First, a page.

11 January 2024
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Oman: Ongoing improvement in fiscal position

Oman outlook 2024

By Daniel Richards

We forecast real GDP growth of 1.7% in Oman this year, which would reflect a modest acceleration on the 1.5% we estimate for 2023. Once again it will be the non-oil sector that will drive the expansion, as we expect flat growth in the oil sector this year after an estimated contraction in 2023. Even with another year of constrained oil output, we anticipate an ongoing improvement in the fiscal position, with the debt load continuing to ease from the elevated levels seen several years ago.

Oman real GDP growth, % y/y

Source: Haver Analytics, Emirates NBD Research

Oil sector will see flat growth this year

Oil production in Oman averaged 1.05mn b/d over January to November last year, down 1.9% on the 1.07mn b/d produced over the corresponding period in 2022, and for the full year we have estimated a production decline of 2.0%. This informs our hydrocarbons GDP estimate of a 0.6% contraction in 2023, with natural gas and condensates production helping to offset the more sluggish crude oil production; production of condensates, which are exempt from the OPEC+ agreement, were up 8.5% y/y over the same January to November period. Nevertheless, this growth estimate stands in contrast to the 10.2% hydrocarbons GDP growth recorded in 2022 as oil production was ramped up post the Covid-19 pandemic.

Looking ahead, previously agreed OPEC+ production curbs were reaffirmed by member states in late 2023 (Oman committed to cutting by 40,000 b/d in May) and are set to remain in place through the first quarter at least before potentially coming off modestly thereafter. While near-term oil production is likely to be weaker y/y, the Omani hydrocarbons sector also stands to benefit from ongoing investment in exploration and development. According to the Oman News Agency, total investment in the sector totaled USD 5.8bn in the first half of 2023, with capital expenditure accounting for 62% of that. As such, we project flat hydrocarbons GDP this year.

Non-oil sector will underpin growth

With oil sector growth set to be dampened once again by constraints on production growth, it will be the non-oil sector that drives the expansion in Oman this year. We forecast non-oil growth of 2.5%, which would be in line with both our estimate for last year and moderately stronger than the average over the decade to 2022 (2.2% pa). Over the first three quarters of last year, non-oil sector growth averaged 2.7% y/y.

The tourism sector has continued to recover from the pandemic shock, and according to the UN’s World Tourism Organisation (UNWTO), international visitor numbers were at 2.1mn, up 343% on 2022 but still 17.6% off pre-pandemic 2019. Growth continued in 2023 at 43.2% y/y over the first three quarters and we anticipate ongoing growth, if at a slower pace, over the coming years. While a global slowdown does pose a risk to the pace of the expansion, Oman is becoming increasingly attractive to new growth markets in Europe. The proposed launch of a GCC unified tourist visa, which was agreed to by ministers from all six states in October, would also support ongoing growth in visitors, not least from regional non-national residents.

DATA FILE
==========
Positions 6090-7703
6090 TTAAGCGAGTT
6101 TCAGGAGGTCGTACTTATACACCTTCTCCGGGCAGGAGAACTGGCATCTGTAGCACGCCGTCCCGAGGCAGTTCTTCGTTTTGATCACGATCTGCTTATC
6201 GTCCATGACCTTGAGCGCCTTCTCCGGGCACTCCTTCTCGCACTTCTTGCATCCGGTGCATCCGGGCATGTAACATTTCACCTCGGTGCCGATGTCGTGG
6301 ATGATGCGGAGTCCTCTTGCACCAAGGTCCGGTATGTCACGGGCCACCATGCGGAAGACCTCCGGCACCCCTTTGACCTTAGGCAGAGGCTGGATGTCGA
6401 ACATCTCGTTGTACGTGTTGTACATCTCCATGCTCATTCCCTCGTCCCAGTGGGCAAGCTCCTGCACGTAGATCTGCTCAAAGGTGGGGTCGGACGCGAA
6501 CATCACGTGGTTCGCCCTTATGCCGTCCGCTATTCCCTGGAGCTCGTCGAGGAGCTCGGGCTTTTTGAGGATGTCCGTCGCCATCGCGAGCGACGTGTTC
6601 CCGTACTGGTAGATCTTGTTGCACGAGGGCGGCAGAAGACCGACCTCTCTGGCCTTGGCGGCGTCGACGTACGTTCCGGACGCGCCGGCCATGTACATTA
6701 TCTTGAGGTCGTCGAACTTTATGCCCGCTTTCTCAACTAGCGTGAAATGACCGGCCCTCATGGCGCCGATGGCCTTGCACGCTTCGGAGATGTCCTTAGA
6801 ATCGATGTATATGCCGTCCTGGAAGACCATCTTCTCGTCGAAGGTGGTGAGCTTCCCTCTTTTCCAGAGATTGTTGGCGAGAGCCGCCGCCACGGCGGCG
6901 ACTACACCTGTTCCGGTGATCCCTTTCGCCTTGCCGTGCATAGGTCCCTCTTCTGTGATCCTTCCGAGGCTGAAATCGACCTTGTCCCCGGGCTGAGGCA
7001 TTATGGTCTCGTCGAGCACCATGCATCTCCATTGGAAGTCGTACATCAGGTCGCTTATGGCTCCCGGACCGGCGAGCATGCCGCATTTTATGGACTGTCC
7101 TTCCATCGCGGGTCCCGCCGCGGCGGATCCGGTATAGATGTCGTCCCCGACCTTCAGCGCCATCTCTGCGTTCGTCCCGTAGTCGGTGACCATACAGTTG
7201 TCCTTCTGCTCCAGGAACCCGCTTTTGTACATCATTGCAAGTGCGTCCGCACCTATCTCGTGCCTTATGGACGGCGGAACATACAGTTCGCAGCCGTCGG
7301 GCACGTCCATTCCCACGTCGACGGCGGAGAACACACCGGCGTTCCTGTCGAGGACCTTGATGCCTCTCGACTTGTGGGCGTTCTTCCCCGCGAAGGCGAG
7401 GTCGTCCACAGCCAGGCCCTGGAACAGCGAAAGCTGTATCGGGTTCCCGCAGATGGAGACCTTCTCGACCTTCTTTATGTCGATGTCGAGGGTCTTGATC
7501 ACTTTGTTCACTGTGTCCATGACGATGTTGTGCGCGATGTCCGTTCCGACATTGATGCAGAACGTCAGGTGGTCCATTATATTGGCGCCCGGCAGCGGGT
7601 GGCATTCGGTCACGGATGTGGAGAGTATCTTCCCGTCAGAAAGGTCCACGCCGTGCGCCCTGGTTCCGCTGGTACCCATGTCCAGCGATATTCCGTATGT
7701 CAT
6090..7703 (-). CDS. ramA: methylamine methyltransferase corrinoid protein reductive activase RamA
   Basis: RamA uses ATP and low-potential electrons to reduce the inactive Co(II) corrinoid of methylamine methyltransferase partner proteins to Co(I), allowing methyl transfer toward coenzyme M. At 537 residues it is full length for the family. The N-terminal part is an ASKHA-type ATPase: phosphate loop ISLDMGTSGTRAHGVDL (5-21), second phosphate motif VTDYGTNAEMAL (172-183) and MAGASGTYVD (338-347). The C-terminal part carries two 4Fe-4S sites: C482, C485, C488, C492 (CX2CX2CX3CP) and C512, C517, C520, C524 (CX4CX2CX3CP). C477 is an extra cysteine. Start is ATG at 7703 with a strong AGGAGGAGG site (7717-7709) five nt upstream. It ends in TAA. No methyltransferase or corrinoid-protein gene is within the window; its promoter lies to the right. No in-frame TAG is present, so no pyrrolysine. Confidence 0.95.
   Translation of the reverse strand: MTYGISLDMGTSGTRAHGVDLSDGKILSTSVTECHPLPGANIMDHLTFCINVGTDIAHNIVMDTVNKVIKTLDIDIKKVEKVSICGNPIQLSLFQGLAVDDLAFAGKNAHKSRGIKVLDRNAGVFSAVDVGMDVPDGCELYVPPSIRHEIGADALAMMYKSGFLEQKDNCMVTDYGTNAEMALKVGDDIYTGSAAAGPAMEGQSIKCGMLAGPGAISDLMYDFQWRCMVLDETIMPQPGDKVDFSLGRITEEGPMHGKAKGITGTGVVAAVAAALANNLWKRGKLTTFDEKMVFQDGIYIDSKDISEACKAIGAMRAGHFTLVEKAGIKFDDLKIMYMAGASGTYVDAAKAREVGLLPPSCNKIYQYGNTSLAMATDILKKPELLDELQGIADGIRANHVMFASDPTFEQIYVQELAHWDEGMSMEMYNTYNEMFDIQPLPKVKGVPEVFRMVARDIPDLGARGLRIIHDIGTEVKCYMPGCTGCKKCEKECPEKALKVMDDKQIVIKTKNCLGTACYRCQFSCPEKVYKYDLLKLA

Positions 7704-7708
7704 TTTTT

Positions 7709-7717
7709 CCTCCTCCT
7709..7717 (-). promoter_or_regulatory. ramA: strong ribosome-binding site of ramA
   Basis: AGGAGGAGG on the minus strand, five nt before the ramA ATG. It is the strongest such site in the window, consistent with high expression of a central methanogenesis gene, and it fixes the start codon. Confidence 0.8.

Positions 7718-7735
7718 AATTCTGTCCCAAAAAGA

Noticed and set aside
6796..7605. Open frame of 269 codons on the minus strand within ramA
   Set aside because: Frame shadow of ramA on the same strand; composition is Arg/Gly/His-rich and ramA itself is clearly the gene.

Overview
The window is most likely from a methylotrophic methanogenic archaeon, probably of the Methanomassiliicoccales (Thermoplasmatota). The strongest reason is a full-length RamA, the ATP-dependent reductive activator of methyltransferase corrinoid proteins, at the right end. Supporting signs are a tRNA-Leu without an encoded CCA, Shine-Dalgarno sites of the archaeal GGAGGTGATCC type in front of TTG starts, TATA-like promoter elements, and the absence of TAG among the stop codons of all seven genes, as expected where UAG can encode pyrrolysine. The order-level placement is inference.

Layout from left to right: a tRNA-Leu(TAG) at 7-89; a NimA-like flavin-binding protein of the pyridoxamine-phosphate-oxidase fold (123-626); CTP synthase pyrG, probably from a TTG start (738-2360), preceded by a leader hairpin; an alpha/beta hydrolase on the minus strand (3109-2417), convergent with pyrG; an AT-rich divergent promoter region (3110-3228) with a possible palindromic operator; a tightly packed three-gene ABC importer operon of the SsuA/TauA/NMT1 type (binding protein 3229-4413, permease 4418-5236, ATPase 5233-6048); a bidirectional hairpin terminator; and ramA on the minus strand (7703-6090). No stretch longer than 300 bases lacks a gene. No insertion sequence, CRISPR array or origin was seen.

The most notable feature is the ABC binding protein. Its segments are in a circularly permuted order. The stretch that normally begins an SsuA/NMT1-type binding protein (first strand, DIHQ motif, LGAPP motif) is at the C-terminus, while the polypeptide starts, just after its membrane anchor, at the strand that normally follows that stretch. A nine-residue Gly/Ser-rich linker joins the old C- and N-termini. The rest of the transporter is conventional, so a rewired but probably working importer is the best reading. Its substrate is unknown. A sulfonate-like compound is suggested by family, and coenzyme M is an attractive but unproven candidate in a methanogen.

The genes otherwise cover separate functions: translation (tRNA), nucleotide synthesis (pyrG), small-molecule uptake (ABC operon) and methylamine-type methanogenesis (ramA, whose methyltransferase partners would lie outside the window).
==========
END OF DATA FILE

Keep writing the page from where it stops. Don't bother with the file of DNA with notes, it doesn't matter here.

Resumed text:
As with the rest of the GCC, anticipated lower interest rates in the second half of next year should encourage greater consumption and investment from both households and businesses, especially with prices pressures likely to remain benign. We forecast an average annual CPI inflation rate of 2.0% next year, higher than our estimate of 1.0% in 2023.

Budget

With oil production constrained, and prices likely to average similar to those last year, Oman’s government revenues from oil will see only modest growth, but higher natural gas revenues and an increasingly diversified tax base (VAT was introduced in 2021) will cushion the impact. Meanwhile, we anticipate that expenditure will remain flat, meaning a fiscal surplus equivalent to 0.9% of GDP this year, compared with our estimate of a modest -0.5% deficit in 2023 and a surplus of 7.3% in 2022. A reversal from the period of consecutive fiscal deficits has enabled Oman to reduce its government debt to 38% of GDP in 2023 according to ratings agency S&P, down from around 70.0% in 2020. This improved fiscal position has been recognized by the major ratings agencies, with Fitch, S&P, and Moody’s all upgrading Oman’s score in the second half of last year.

Oman budget balance, % GDP

Source: Haver Analytics, Emirates NBD Research  

Written By

Daniel Richards Senior Economist


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